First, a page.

During Roy Moore’s failed campaign for U.S. Senate, his wife, Kayla, defended him against charges of anti-Semitism by saying, “One of our attorneys is a Jew.” It turns out that the lawyer is a big supporter — of Democrat Doug Jones, who defeated Moore in December to become the next senator from Alabama.
“There could not be a more passionate supporter of Doug than me!” Birmingham, Ala., lawyer Richard Jaffe told the Washington Examiner, a conservative publication, in an interview published today.
Jaffe has indeed worked for the Moores — not in political campaigns, but in defending their son Caleb on drug charges on 2016. Caleb Moore, now 27, has had nine arrests on various charges since 2011, according to AL.com, a website for several Alabama newspapers, including one in October for trespassing.
Jaffe’s political sympathies lie elsewhere. He “walked alongside Jones as he took center stage to deliver his acceptance speech and plans to be in the Senate gallery on Wednesday as Jones is sworn in,” the Examiner reports.
Jones, a former federal prosecutor, won the Senate special election December 12 over Moore, the virulently anti-LGBT former chief justice of the Alabama Supreme Court. Jones will fill the seat vacated when Jeff Sessions became U.S. attorney general.
The Forward, a publication oriented toward a Jewish audience, had actually turned up Jaffe last week. Forward reporter Liz Brody did not note Jaffe's support of Jones, but she wrote, “Jaffe is not the schmuck I had imagined the Moores’ Jewish attorney to be. He is not someone with loose ties to the Jewish community. He is not masquerading as a Jew; he is not an apostate. He is not applauding Roy Moore’s dedication to enforcing the Noahide Laws and then some across the land. He is not going to churches to endorse Moore. He is not helping Moore wedge his way into the Senate despite his defeat, which Moore has refused to accept.”
Also, Brody wrote, “Jaffe has made a career of giving publicly despised individuals a chance to be judged with fairness.” Among his past clients is Eric Rudolph, who pleaded guilty in 2005 the 1996 bombing at the Olympics in Atlanta, in addition to the bombings of a gay bar and two abortion clinics. Jaffe eventually withdrew from Rudolph's defense, although he did not say if Rudolph's antigay, anti-Semitic idelogy was the reason.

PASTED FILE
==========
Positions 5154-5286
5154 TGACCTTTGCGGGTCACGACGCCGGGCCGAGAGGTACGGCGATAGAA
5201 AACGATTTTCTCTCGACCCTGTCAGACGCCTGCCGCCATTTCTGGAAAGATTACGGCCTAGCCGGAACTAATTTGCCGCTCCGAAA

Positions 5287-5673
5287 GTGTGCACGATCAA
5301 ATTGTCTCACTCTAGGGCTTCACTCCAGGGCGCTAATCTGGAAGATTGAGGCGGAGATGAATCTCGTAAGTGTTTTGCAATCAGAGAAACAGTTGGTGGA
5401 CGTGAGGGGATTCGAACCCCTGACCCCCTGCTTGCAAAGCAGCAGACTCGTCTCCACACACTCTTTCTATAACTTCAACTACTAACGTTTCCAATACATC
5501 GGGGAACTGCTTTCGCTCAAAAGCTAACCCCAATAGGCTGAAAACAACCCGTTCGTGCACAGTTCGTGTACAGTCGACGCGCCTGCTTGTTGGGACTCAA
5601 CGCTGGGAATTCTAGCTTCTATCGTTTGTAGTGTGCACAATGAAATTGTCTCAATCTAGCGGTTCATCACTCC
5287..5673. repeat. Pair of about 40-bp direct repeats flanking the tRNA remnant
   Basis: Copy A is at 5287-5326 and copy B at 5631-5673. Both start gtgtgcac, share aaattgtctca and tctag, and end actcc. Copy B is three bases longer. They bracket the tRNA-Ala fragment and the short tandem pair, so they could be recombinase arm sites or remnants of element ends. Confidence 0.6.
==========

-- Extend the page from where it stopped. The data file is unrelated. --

Kayla Moore mentioned the attorney at a rally the night before the special election to defend her husband against charges that he is not only anti-LGBT but anti-Semitic. Roy Moore had earlier made a remark implying that hedge fund billionaire George Soros, who donates to liberal causes and happens to be Jewish, was going to hell.
“He’s still going to the same place that people who don’t recognize God and morality and accept his salvation are going,” Roy Moore said of Soros in a December radio interview. “And that’s not a good place.” The Moores are fundamentalist Christians, and indeed, many of their faith believe that all non-Christians are eternally damned.
But at the rally, Kayla Moore said, “Fake news will tell you that we don’t care for Jews. I tell you all this because I’ve seen it also I just want to set the record straight while they’re here. One of our attorneys is a Jew!” She also referred to the couple’s friendships with other Jews, including rabbis (one rabbi, drawn from Orthodox Judaism, the most conservative branch of the faith, appeared at a campaign event to say Roy Moore would fight the “LGBT/transgender mafia”) and with African-Americans.
In the end, it was the African-American vote, particularly from women, that gave Jones his margin of victory in the election, after a campaign marked by allegations that Roy Moore had sexually abused women who were in their teens while he was in his 30s. Moore denied all the charges. He also claimed the election was tainted by widespread voter fraud and refused to concede defeat to Jones even after Alabama state officials certified the results last week. But it’s Jones who’ll be sworn in Wednesday.